In the stunning conclusion to the book of Hosea, God puts the exclamation mark on his intention for his people, the chosen ones of God: he has chosen to redeem them despite their blatant rebellion. When Israel returns to God, he will not turn away from them as they deserve, but will rather provide healing and a home for them with himself, allowing them to once again belong to him; they will put their roots down in him and be fruitful because of his care and compassion to them. Instead of cutting them off forever, God will give them a beautiful future with him as his people.
There is perhaps no better parallel than one that comes from the prophet Jeremiah, although it came over a century later. It also reveals God’s heart and purpose for his people in the midst of their struggle, and reminds them of the hope only he can provide: “ ‘For I know the plans I have for you,’ declares the LORD, ‘plans to prosper you and not to harm you, plans to give you hope and a future’ ” (Jer 29:11). God reminded his people continually of his love throughout their trials, assuring them that when they repented and sought him, he would bring them back to himself. This is shown in the most ultimate way through Jesus — who is “the way and the truth and the life” (Jn 14:6). Jesus gives those who will trust in him the best hope: everlasting life with him.
Jesus, thank you for never giving up on me. Thank you for having a plan for my life. I ask that your will be done in my life, starting right now. Amen.
The Compelling Majesty Of His Power
Paul said that he was overpowered, subdued, and held as in a vise by “the love of Christ.” Very few of us really know what it means to be held in the grip of the love of God. We tend so often to be controlled simply by our own experience. The one thing that gripped and held Paul, to the exclusion of everything else, was the love of God. “The love of Christ compels us . . . .” When you hear that coming from the life of a man or woman it is unmistakable. You will know that the Spirit of God is completely unhindered in that person’s life.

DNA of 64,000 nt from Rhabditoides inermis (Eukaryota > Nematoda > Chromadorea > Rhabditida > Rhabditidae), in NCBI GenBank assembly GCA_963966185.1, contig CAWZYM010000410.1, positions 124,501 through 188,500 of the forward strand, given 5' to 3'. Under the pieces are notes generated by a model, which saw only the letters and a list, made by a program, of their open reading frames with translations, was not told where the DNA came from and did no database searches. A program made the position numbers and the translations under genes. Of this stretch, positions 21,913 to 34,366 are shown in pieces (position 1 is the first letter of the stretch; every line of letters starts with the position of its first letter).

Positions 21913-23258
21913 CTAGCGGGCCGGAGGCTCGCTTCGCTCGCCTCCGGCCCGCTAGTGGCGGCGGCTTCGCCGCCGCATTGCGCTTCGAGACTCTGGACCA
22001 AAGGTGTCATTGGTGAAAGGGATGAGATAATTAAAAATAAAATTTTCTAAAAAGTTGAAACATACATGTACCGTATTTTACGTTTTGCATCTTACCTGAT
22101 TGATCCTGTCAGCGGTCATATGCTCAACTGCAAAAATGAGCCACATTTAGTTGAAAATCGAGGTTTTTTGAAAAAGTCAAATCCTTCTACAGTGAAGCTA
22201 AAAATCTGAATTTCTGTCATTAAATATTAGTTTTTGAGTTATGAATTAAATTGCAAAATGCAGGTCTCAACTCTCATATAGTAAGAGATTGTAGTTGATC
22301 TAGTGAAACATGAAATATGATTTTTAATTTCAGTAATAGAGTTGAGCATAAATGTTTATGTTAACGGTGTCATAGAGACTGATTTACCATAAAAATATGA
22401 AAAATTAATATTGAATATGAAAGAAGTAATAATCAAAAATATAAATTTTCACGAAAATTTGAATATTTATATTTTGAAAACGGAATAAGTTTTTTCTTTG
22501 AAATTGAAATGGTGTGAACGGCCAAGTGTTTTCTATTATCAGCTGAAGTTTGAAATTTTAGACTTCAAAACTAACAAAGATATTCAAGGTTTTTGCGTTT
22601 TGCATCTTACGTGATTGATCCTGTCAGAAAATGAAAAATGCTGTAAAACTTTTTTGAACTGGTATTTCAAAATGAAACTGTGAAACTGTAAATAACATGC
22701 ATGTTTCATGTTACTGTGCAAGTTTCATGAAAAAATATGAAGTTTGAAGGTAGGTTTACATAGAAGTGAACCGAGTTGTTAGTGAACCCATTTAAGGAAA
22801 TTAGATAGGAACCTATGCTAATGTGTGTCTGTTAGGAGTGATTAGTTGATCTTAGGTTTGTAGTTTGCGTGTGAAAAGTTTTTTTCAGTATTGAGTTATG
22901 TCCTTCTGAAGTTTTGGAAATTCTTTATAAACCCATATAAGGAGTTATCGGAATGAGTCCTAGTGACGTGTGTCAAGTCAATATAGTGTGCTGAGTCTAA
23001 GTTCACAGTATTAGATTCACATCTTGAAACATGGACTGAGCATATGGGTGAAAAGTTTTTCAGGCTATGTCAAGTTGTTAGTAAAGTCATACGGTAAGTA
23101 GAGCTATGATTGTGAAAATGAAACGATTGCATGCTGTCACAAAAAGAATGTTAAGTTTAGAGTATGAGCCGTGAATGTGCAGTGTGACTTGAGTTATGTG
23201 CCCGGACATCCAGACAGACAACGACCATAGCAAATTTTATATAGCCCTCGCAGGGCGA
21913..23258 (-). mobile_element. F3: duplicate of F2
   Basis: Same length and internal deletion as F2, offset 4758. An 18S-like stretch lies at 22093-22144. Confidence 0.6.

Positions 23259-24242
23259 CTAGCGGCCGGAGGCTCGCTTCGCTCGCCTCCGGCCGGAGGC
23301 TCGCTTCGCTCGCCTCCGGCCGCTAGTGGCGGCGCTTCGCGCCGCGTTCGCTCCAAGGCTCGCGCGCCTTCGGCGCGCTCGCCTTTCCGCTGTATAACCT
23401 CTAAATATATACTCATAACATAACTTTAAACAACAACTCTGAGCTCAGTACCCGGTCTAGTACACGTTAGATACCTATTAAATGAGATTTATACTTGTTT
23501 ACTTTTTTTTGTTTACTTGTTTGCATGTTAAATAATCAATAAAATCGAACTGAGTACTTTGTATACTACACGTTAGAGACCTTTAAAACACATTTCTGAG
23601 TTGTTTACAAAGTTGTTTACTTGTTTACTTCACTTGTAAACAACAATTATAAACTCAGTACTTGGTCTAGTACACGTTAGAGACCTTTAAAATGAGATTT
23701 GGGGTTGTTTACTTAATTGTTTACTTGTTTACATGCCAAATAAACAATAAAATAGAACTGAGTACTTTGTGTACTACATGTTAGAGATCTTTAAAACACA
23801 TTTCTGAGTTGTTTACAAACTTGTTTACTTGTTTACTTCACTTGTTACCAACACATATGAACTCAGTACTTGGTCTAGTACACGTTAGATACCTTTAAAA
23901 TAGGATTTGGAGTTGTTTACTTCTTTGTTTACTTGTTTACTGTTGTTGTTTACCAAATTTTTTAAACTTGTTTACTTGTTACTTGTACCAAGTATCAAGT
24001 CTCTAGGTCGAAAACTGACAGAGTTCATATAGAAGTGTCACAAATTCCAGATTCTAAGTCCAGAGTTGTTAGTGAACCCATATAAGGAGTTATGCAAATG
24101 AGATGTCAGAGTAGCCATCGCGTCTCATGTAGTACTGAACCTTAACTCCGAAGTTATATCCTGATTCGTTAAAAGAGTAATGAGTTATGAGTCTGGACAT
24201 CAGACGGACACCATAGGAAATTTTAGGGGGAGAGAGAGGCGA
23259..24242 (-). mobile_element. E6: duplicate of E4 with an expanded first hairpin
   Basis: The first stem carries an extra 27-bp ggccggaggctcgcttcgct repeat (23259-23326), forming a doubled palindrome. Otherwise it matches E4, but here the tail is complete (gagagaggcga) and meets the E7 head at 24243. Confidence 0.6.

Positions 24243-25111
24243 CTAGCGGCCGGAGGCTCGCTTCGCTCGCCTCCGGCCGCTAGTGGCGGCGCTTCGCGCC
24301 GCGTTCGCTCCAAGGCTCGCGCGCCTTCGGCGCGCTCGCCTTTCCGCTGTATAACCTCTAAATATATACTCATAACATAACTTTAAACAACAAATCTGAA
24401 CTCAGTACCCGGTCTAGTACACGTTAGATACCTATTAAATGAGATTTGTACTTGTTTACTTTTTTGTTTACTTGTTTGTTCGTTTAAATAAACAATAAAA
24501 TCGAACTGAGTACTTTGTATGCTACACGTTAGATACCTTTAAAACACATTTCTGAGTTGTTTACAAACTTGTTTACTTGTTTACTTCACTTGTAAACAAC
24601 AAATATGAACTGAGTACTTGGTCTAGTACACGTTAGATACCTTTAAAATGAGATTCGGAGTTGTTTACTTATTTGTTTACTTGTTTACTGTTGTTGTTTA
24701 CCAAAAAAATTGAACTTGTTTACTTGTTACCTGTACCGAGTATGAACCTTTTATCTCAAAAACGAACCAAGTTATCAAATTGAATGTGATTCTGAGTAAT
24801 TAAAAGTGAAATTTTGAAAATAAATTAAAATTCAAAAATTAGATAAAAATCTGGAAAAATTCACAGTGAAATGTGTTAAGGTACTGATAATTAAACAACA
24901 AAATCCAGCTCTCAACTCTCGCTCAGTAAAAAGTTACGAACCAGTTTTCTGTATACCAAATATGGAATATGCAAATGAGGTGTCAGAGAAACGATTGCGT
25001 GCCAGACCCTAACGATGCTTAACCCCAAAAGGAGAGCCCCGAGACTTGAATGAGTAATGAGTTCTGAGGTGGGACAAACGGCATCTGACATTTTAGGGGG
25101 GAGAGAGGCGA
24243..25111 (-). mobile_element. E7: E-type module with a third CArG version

When we are born again by the Spirit of God, our testimony is based solely on what God has done for us, and rightly so. But that will change and be removed forever once you “receive power when the Holy Spirit has come upon you . . .” (Acts 1:8).
Only then will you begin to realize what Jesus meant when He went on to say, “. . . you shall be witnesses to Me . . . .” Not witnesses to what Jesus can do—that is basic and understood—but “witnesses to Me . . . .” We will accept everything that happens as if it were happening to Him, whether we receive praise or blame, persecution or reward. No one is able to take this stand for Jesus Christ who is not totally compelled by the majesty of His power. It is the only thing that matters, and yet it is strange that it’s the last thing we as Christian workers realize. Paul said that he was gripped by the love of God and that is why he acted as he did. People could perceive him as mad or sane—he did not care. There was only one thing he lived for—to persuade people of the coming judgment of God and to tell them of “the love of Christ.” This total surrender to “the love of Christ” is the only thing that will bear fruit in your life. And it will always leave the mark of God’s holiness and His power, never drawing attention to your personal holiness.
Draw me, O Lord, into vital communion with Yourself. Press through till I am thrilled with Your presence. Cause me to be Yours in the expression of Your grace as well as in the experience of it.